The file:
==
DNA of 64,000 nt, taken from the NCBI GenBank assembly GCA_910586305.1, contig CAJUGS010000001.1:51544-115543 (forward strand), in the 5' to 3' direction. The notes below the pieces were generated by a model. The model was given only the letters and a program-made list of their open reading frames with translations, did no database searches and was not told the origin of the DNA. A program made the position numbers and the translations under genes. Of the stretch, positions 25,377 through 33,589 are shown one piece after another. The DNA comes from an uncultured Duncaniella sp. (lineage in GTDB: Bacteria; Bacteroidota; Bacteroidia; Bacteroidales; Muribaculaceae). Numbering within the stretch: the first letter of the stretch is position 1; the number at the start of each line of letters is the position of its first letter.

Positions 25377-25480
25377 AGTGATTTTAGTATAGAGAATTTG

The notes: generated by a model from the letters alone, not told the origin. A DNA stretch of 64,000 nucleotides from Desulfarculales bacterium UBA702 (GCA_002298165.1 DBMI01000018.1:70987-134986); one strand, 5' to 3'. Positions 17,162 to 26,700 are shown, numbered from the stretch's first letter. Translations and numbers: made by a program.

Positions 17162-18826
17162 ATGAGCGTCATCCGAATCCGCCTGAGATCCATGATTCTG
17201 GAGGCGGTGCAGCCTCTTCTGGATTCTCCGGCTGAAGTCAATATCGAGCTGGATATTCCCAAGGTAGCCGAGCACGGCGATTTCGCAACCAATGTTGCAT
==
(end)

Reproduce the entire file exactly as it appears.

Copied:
DNA of 64,000 nt, taken from the NCBI GenBank assembly GCA_910586305.1, contig CAJUGS010000001.1:51544-115543 (forward strand), in the 5' to 3' direction. The notes below the pieces were generated by a model. The model was given only the letters and a program-made list of their open reading frames with translations, did no database searches and was not told the origin of the DNA. A program made the position numbers and the translations under genes. Of the stretch, positions 25,377 through 33,589 are shown one piece after another. The DNA comes from an uncultured Duncaniella sp. (lineage in GTDB: Bacteria; Bacteroidota; Bacteroidia; Bacteroidales; Muribaculaceae). Numbering within the stretch: the first letter of the stretch is position 1; the number at the start of each line of letters is the position of its first letter.

Positions 25377-25480
25377 AGTGATTTTAGTATAGAGAATTTG

The notes: generated by a model from the letters alone, not told the origin. A DNA stretch of 64,000 nucleotides from Desulfarculales bacterium UBA702 (GCA_002298165.1 DBMI01000018.1:70987-134986); one strand, 5' to 3'. Positions 17,162 to 26,700 are shown, numbered from the stretch's first letter. Translations and numbers: made by a program.

Positions 17162-18826
17162 ATGAGCGTCATCCGAATCCGCCTGAGATCCATGATTCTG
17201 GAGGCGGTGCAGCCTCTTCTGGATTCTCCGGCTGAAGTCAATATCGAGCTGGATATTCCCAAGGTAGCCGAGCACGGCGATTTCGCAACCAATGTTGCAT